Markets appear muted

The Toronto stock market is likely in for a lacklustre showing this week as disappointments over the quarterly earnings season pile up and traders exercise caution ahead of an American election too close to call.

The Toronto stock market is likely in for a lacklustre showing this week as disappointments over the quarterly earnings season pile up and traders exercise caution ahead of an American election too close to call.

“The next week and a half or so will likely be somewhat muted,” said Jennifer Dowty, portfolio manager at Manulife Asset Management.

“It’s certainly slowed down, you can see the activity rather benign. Volumes are low, (there’s) a lack of conviction right now until we get clarity in November with the election I think people are just going to sit on the sidelines.”

However, sentiment could find lift from top-drawer economic data, including the latest read on Canadian economic growth. Markets will also look to American consumer confidence, house prices, manufacturing activity and the week ends with job creation figures for Canada and the U.S.

The Canadian earnings season will remain in high gear, with reports coming in from the telecom, mining and energy sectors.

The Toronto and New York markets ended last week lower amid weak earnings reports from market giants Apple Inc., DuPont chemical and conglomerate 3M Inc. Data showing better than expected third quarter growth in the U.S. failed to benefit markets as analysts noted that the two per cent rise was driven largely by a jump in government spending and the housing sector.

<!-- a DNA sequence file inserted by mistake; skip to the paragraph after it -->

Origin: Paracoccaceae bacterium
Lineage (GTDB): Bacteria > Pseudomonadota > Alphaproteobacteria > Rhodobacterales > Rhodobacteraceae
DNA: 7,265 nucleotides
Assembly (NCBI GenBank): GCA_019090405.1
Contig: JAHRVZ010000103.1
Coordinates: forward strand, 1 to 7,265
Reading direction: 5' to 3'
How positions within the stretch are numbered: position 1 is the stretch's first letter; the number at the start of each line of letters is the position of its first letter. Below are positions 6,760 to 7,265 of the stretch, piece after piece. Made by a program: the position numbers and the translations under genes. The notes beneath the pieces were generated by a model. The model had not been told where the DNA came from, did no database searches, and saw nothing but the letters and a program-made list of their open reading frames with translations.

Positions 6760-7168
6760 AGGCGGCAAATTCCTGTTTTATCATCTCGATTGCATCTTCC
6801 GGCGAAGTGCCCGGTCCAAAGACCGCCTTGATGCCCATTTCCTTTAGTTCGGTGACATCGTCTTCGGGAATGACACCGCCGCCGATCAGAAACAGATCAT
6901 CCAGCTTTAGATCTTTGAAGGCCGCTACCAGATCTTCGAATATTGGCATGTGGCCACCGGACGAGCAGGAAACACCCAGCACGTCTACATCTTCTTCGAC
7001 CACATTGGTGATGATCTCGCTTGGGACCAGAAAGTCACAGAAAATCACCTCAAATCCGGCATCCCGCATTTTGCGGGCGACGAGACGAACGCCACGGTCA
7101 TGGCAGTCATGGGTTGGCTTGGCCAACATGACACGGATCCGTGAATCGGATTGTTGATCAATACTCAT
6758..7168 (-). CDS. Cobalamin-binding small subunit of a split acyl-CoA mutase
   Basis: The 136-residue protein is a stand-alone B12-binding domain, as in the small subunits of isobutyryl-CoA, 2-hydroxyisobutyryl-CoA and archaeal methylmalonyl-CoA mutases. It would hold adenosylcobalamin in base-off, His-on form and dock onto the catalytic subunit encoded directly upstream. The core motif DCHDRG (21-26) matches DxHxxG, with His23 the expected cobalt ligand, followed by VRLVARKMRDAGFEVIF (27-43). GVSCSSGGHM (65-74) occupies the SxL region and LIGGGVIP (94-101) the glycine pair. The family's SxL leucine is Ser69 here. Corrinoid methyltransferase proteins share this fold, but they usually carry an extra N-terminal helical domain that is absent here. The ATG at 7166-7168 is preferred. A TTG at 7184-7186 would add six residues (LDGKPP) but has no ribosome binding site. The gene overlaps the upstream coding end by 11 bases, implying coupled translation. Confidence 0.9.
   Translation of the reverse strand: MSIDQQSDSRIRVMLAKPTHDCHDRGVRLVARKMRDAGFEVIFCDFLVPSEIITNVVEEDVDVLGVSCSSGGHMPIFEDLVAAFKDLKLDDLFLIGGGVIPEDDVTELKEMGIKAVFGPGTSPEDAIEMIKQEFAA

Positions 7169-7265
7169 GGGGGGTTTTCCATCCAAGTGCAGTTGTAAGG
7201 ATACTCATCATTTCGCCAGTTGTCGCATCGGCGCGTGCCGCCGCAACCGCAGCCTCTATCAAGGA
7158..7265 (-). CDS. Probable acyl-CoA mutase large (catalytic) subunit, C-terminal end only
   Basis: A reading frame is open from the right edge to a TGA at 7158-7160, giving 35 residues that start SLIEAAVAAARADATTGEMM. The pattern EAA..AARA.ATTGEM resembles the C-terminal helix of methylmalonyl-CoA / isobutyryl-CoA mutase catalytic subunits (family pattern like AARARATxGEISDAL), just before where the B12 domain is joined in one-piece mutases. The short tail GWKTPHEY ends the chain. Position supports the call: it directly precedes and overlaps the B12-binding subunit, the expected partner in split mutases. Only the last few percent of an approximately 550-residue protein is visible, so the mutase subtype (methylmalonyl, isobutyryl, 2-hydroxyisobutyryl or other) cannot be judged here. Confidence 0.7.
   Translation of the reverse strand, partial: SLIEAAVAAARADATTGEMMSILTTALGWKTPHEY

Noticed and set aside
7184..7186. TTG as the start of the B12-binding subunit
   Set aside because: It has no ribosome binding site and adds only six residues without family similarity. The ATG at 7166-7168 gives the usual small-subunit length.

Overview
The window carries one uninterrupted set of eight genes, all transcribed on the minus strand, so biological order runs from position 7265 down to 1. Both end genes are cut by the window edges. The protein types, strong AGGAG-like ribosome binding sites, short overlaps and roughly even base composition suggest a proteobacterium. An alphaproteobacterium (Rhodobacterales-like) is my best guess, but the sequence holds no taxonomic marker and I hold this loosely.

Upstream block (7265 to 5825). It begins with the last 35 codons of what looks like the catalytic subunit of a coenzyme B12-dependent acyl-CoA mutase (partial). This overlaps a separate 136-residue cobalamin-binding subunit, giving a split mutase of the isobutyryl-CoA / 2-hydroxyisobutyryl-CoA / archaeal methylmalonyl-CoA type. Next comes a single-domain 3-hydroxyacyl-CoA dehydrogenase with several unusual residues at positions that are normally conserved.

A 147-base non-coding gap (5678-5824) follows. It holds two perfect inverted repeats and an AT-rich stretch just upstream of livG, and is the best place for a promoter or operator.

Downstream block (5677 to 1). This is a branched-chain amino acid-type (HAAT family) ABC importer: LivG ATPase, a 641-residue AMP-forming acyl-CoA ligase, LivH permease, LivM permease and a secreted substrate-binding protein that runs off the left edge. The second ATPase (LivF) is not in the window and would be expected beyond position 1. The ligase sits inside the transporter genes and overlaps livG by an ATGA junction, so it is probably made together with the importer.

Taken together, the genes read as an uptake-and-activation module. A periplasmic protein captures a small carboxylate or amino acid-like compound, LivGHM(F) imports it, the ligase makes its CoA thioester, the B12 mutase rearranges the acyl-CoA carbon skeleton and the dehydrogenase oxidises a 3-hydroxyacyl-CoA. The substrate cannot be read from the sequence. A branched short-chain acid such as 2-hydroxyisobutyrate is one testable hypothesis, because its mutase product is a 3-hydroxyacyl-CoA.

The TSX lost 0.93 per cent while the Dow industrials backed off 1.77 per cent.

Markets are operating under a cloud of uncertainty as traders gauge who will emerge as the winner of the American election and what effect that will have on resolving the fiscal cliff that the U.S. faces at the end of December.

That is when a variety of tax hikes and budget reductions will come into effect unless Republicans and Democrats can come together with an alternative budget plan.

“You have people taking money off the table already,” said Andrew Pyle, investment adviser at ScotiaMcLeod in Peterborough, Ont.

And that nervousness is bound to increase as November wears on.

“The market will give some benefit of a doubt, in other words, after the election if things don’t get fixed on day two. That might be a couple of weeks. But at some point, probably before we get into December, the market is going to pass judgment on whether this is probable, in other words fixing it, or improbable and we’re going to have a very nasty situation in 2013.”

On the economic front, economists aren’t expecting a blowout number from the August read on Canadian gross domestic product. They see growth coming in at 0.2 per cent.

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